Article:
George Long’s photographic career began when he was attending Bechtel High School in Akron, Ohio. “The school was so crowded that we only had half-day classes;” says George with a grin, “the other half day I worked as an apprentice in a photographic studio, owned by a friend of my family. It was a great place to learn, and I developed a huge love for photography. I sold my first sports picture of Sam Snead coming out of a sand trap for $3.00 in 1939, and from then on was hooked.”
In 1942, he became one of the only six paparazzi in Hollywood standing outside the Macombo and Ciros night clubs photographing such stars as Betty Grable, Clark Gable, Claudette Colbert and Ronald Coleman for Hollywood fan magazines and Look, Saturday Evening Post and Life.
He made his first big impression by standing on a chair in a Los Angeles courtroom to photograph gangster Mickey Cohen over the heads of all the other photographers, and was only saved from going to jail on a contempt charge when he apologized to the judge. George’s gumption paid off, however—his pictures of Cohen made the front page of newspapers across the country. Of course, there were less-than-stellar moments, as he still remembers with horror failing to get usable shots of Humphrey Bogart’s funeral at Hollywood Presbyterian church due to a mishap in developing the film.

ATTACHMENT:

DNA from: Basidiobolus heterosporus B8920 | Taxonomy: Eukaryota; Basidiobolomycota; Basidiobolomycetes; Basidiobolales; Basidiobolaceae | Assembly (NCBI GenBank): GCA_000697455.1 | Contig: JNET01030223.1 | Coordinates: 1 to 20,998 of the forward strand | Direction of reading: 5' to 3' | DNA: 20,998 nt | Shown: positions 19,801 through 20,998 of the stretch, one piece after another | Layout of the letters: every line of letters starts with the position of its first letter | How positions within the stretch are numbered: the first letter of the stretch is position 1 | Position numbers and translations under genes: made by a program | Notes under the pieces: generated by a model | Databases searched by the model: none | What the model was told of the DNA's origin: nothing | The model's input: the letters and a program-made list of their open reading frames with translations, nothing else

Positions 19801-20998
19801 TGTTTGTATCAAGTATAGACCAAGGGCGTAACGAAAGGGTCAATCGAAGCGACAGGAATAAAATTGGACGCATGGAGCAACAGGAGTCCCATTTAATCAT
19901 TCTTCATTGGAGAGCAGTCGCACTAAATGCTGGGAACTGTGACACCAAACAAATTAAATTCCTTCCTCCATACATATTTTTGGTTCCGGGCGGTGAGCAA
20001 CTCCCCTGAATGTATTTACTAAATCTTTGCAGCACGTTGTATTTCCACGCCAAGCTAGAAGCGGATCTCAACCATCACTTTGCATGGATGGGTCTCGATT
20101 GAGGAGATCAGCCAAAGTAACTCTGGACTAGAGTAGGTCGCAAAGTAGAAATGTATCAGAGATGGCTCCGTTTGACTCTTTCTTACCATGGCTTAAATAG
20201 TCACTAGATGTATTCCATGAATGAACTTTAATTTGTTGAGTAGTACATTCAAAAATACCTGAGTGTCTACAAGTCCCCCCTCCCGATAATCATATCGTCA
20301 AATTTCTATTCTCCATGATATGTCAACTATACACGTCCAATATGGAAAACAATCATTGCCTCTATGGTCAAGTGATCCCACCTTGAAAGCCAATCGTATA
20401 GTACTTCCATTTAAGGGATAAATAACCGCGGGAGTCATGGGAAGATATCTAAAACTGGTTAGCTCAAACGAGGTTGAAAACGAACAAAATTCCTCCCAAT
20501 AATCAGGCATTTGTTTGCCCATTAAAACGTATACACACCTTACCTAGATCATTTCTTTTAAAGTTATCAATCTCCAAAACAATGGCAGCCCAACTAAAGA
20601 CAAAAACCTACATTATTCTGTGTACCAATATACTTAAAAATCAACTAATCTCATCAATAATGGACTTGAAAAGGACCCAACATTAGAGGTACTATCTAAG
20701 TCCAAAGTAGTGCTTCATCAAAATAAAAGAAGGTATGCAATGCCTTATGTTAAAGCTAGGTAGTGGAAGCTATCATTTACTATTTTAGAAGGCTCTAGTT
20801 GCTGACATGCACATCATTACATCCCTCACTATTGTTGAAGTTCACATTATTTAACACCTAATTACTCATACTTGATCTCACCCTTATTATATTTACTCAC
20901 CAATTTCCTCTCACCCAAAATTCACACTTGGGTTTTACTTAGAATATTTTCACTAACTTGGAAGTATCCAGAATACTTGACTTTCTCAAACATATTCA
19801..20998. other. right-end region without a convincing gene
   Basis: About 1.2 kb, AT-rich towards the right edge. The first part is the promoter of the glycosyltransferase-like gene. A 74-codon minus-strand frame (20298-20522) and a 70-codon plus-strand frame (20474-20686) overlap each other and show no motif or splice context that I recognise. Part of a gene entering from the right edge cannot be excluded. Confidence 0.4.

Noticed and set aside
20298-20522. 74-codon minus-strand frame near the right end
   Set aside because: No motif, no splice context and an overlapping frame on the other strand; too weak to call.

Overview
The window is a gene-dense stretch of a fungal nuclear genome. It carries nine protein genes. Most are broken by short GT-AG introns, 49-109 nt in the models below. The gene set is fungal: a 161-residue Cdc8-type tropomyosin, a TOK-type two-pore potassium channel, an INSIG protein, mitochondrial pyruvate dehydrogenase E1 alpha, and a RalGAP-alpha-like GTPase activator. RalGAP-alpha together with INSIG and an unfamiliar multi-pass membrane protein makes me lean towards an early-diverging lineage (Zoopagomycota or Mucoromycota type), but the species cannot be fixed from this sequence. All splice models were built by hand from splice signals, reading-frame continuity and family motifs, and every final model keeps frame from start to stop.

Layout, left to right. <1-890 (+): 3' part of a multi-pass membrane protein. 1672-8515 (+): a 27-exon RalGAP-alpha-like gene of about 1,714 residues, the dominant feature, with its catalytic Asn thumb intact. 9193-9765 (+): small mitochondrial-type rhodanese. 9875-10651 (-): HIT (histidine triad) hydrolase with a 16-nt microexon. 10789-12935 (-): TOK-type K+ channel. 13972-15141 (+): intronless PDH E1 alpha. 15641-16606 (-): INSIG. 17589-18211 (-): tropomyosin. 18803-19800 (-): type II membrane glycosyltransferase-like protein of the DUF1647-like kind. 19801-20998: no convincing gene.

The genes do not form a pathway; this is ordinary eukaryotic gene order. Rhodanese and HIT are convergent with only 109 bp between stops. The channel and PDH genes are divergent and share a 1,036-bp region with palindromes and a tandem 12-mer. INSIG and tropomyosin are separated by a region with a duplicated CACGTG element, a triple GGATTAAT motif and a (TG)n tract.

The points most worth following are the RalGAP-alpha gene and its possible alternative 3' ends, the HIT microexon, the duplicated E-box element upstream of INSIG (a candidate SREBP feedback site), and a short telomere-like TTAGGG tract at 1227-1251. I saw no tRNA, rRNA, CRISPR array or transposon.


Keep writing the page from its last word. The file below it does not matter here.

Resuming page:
By the early 1950s, George’s pictures were appearing regularly in newspapers and iconic magazines such as Time, Life, Look and, his favorite, Sports Illustrated (SI). SI was launched in August of 1954, and it became readily apparent that SI and George were made for each other. Every week, he was turning in amazing photos of star athletes like Sandy Koufax, Don Drysdale, Wilt Chamberlain, Elgin Baylor, Bill Russell, Merlin Olsen, John Brodie, Johnny Longden and Peggy Fleming. He even captured rare moments as Frank Sinatra throwing out the first pitch at a Dodger game, and Bob Hope and Dean Martin hitting tee shots.
In 1959, UPI sent George to Carmel, CA, to shoot what was to be the beginning of a 25-year love affair, the Bing Crosby Celebrity Golf Clambake (“the Crosby”) at Pebble Beach. His celebrity photography continued, and to date, he has photographed 49 Academy Awards shows and eight Presidents, including ‘Ike’ Eisenhower, John Kennedy, Lyndon Johnson, Richard Nixon, Gerald Ford, Ronald Reagan, Bill Clinton and George W. Bush. George won’t reveal his least favorite, but he adores telling stories of filming Ronald Reagan at both the White House in Washington, D.C., and at Reagan’s California ranch just outside Santa Barbara.
When he’s not on the road shooting, George lives in Truckee, CA, near Lake Tahoe. He has recently handed control of LPI in Los Angeles over to his two sons, Bob and Tim. Even so, he still ventures out for big events, like his favorite, the Annual Pasadena Rose Parade and Rose Bowl game.